Curie Principle, Its Consequences For Technical Systems, and How to Neutralize Them

Y. B. Karasik,
Thoughts Guiding Systems Corp.,
Ottawa, Canada.
e-mail:karasik@sympatico.ca
Copyright © 1986-2008 by Yevgeny B. Karasik

1. Introduction. The famous French physicist Pierre Curie discovered that when an object is immersed into a medium, this medium destroys those parts of the object’s symmetry, which the medium does not have [1]. Specifically, if object has axes and planes of symmetry {Siobject}i=1N and medium has axes and planes of symmetry {Sjmedium}j=1M , then after some time lapse, the object will only have axes and planes of symmetry

{Siobject}i=1N {Sjmedium}j=1M.

This observation was called Curie Principle.

It is plausible to conjecture that the same holds if not medium but fields act upon an object. The fields destroy all elements of object’s symmetry, which the fields do not have. We can call it generalized Curie Principle.

This principle is behind many unwanted effects in technical systems. For example, when a turbine is stored in the horizontal position for time long enough, its shaft eventually bends. This happens because gravitational field that acts upon the turbine does not have horizontal axis of symmetry (which turbine has). That is why the turbine eventually loses it too.

Engineer has to take into account the generalized Curie Principle and do the following:

  1. Conform symmetry of an object to the symmetry of a medium where it is supposed to work, or to the symmetry of the fields which are supposed to act upon the object;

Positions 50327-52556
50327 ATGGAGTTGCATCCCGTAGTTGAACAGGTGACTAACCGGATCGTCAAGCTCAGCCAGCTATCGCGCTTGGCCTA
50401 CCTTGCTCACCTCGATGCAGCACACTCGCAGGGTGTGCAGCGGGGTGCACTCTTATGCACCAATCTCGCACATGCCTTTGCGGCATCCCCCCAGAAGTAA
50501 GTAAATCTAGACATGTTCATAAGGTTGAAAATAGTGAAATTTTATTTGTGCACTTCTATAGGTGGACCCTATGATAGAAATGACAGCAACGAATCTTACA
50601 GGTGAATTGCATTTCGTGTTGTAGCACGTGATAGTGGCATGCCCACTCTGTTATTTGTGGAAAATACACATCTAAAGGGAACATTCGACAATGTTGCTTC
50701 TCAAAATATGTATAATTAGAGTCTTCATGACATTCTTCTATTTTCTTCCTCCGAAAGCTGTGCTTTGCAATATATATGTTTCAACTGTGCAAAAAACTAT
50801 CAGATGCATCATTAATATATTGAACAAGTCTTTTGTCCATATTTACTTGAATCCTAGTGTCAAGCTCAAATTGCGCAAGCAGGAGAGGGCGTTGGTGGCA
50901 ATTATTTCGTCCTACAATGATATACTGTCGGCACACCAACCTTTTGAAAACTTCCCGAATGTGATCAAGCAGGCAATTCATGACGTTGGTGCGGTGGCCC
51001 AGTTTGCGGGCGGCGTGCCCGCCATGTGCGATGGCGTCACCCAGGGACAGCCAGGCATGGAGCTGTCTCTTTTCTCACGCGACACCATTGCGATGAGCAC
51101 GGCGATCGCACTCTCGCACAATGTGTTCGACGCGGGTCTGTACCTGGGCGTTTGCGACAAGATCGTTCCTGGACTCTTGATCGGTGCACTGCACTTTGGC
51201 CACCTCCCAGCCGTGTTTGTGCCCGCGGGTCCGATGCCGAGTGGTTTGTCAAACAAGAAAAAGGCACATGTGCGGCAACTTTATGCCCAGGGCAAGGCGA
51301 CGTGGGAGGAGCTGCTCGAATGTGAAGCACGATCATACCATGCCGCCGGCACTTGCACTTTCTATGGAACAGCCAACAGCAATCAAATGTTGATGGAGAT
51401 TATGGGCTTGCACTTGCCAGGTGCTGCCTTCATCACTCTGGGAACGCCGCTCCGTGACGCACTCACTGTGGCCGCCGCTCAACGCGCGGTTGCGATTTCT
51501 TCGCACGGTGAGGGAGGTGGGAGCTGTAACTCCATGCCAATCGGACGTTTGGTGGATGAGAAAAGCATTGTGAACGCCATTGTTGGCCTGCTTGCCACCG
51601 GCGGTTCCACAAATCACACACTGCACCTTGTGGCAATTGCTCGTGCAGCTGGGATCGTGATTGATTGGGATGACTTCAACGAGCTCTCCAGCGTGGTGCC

2. Find ways to resist the destroying action of the Curie Principle;
  3. Make shape of the object adaptable to the symmetry of the medium/fields.
The purpose of this article is to describe these options in more detail.

2. The minimum information principle. At the first glance, it might appear that advice to adapt the shape of an object to the symmetry of the environment and/or to the symmetry of loads/fields acting upon the object is pretty trivial. One could assume that engineers always do so. More specifically, one could assume that when designing a system, engineers always analyze and take into account the symmetry of loads it is going to be undergoing, or the symmetry of fields, which are expected to act upon it. In fact, engineers often do not bother neither to analyze these symmetries nor take them into consideration (unless it is aviation or construction engineering where negligence of this matter is known to be dangerous).

For example, until recently designers of skates did not take into account the symmetry (or absence thereof) of loads acting upon various parts of skates. They always proposed designs where blades were perpendicular to the soles of boots, as if skaters always stand still and vertically. But when they took into the consideration the real posture of a skater when skating then they had to part with the symmetric design because the fields (loads) do not have such symmetry. It turned out that the most optimal position of blades relative to the soles is not 90° but 93° [2].

Why do people prefer symmetric designs unless something forces them to choose an asymmetric one ? Is it not similar to mechanical bodies always traveling along the path of least action ? May be human thoughts also "travel" along the paths of least "action", which in this case is the path of least information. Symmetric designs carry less information than asymmetric ones. They need less bits to encode. They need less explanation and less questions to answer. Asymmetric design has to be motivated but symmetric has not. That is why in the absence of a motivation people choose a symmetric design. Irrespective to the causes the fact is that engineers involuntarily try to minimize the information embodied in their designs. This could be called the minimum information principle.

3. How to neutralize the destroying action of Curie principle. Suppose that symmetric portions of an object are subject to asymmetric impacts. Then according to Curie principle these asymmetric impacts will eventually destroy the symmetry of the object. If the object cannot be made asymmetrical, then necessity arises to resist the destroying actions of asymmetrical impacts.